Hyperkalemia, hyperphosphatemia, hyperuricemia, and hypocalcemia are the few metabolic derangements associated with tumor lysis syndrome. And there is also elevation in blood urea nitrogen (BUN), creatinine, and lactate dehydrogenase are also elevated in tumor lysis syndrome.

2.

What Treatment Is Advised for Tumor Lysis?

Usually, treatment of TLS includes intensive hydration, stimulation of diuresis, and most importantly the use of Allopurinol and Rasburicase. This drug Rasburicase is given as a single fixed dose (maximum 6 milligram) to treat tumor lysis syndrome in adults.

3.

How Can Individuals Prevent Tumor Lysis Syndrome?

The fundamental preventive measures taken for patients who are at risk of developing TLS are undergoing hydration, monitoring electrolyte imbalance, and hypouricemic therapy with Allopurinol and Rasburicase. The main cornerstone to prevent TLS will be intravenous hydration. Prevention is considered the most important component of treatment for TLS. Prevention is considered vital to treatment for TLS.

4.

Name the Risk Factors of Tumor Lysis Syndrome?

The risk of tumor lysis syndrome is increased through factors like LDH elevation, bone marrow involvement is more, pre-existing renal disease, urinary output is reduced, increase in age, and also drug usage increases the serum uric acid like alcohol, thiazide, diuretics, and levodopa.
If patients have rapidly dividing cells, like acute leukemia or high-grade lymphoma or tumors, they are at greater risk of developing TLS.

5.

Why Is Tumor Lysis Defined as an Emergency?

Generally, the most common oncological emergency is tumor lysis syndrome. Tumor lysis syndrome is defined as an oncological emergency. Because it is caused by a massive tumor cell lysis with the release of large amounts of potassium, phosphate, and nucleic acids into the systemic circulation. It usually occurs due to rapid cell destruction and due to results of nucleic acid degradation during or days after initiation of cytotoxic therapy. This can also exist as spontaneous forms.

6.

What Happens to an Individual When Tumor Lysis Occurs?

People can get tumor lysis syndrome only when the tumor cells release their contents into the bloodstream, through response to therapy or spontaneously leading to characteristic findings of hyperkalemia, hyperphosphatemia, hyperuricemia, and hypocalcemia.

7.

Which One Is Defined as the Most Common Lab Abnormality Seen in Tumor Lysis Syndrome?

The most common lab abnormalities seen in tumor lysis syndrome patients are lactate dehydrogenase, potassium, phosphate, calcium, and uric acid, as well as some abnormal renal functions, which occur 1 to 3 days after chemotherapy initiation. Hyperkalemia is usually defined as a first life-threatening abnormality.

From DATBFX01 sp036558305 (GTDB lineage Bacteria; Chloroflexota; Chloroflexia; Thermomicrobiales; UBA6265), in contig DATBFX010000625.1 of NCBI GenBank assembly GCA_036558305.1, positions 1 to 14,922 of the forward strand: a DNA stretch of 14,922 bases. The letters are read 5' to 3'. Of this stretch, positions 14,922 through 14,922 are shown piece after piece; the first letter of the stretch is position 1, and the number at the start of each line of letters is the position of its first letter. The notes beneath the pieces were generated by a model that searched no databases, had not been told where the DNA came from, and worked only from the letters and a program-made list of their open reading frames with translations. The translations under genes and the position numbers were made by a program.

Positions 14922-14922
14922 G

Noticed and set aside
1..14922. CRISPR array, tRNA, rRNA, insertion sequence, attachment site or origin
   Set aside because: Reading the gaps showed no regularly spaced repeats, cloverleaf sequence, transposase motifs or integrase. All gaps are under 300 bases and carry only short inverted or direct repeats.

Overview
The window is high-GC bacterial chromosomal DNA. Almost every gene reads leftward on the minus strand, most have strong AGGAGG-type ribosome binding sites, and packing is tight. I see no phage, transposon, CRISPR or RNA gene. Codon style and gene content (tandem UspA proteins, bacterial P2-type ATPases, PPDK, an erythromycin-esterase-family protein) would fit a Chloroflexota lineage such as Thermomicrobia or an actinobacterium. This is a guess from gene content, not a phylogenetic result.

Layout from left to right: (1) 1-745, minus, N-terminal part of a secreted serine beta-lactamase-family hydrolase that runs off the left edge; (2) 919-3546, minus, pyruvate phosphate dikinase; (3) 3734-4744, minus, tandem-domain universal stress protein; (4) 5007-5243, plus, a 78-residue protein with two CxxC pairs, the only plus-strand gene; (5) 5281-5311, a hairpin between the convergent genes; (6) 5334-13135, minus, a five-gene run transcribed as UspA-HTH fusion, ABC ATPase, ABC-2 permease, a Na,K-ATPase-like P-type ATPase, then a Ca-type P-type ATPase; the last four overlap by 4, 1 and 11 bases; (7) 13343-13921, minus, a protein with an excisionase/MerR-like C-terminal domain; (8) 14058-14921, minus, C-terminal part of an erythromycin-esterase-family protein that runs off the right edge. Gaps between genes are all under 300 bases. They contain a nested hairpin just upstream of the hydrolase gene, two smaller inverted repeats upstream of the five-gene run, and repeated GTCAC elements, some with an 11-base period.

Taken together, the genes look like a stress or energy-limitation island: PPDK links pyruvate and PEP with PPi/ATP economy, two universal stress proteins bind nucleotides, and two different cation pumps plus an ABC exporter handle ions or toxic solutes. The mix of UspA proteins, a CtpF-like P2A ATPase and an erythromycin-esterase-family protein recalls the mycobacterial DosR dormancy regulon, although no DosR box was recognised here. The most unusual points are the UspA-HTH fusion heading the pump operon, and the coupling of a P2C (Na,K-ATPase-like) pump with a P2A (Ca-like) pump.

8.

Which Fluid Is Best for Tumor Lysis Syndrome?

The first line treatment for patients who are at high risk for clinical tumor lysis syndrome is Rasburicase. TLS patients should receive aggressive IV fluids with the goal of a urine output which can be at least 2 milliliter per kilogram per hour, unless they are anuric.

9.

How Is Tumor Lysis Syndrome Clinically Presented?

Tumor lysis syndrome is clinically presented by symptoms like nausea with or without vomiting, fatigue and lack of appetite, flank pain or reduced urine output and dark urine. Additionally, seizures. hallucinations and numbness is present.

10.

What Is the Reason for LDH Elevation in Tumor Lysis Syndrome?

Patients with TLS will particularly show an increase in the lactate dehydrogenase (LDH), because there is an occurrence of anaerobic glucose metabolism. However, in the laboratory definition of LDH, the elevation of LDH is not included in it. And it is important to note that LDH is very sensitive but it is defined as an nonspecific marker for TLS.

11.

Why Is Electrolyte Imbalance Seen in Tumor Lysis Syndrome?

Hyperphosphatemia is one of the electrolyte imbalances seen along with tumor lysis syndrome. A significant amount of phosphorus is released into the bloodstream when there is a breakdown of a tumorous cell present in the phosphate group of the nucleic acid. Usually most of the phosphorus is excreted through kidneys.

12.

Why Is There High Are Uric Acid Levels in TLS?

When the cancer cells break down rapidly in the body, the levels of uric acid, phosphorus, and potassium levels are raised. This process is faster than the kidney’s ability to remove it and leads to the formation of TLS. There levels of calcium in the blood of an individual also will be low because excess amounts of phosphorus is removed by the calcium.
Dr. Rajesh Gulati
Dr. Rajesh Gulati

Family Physician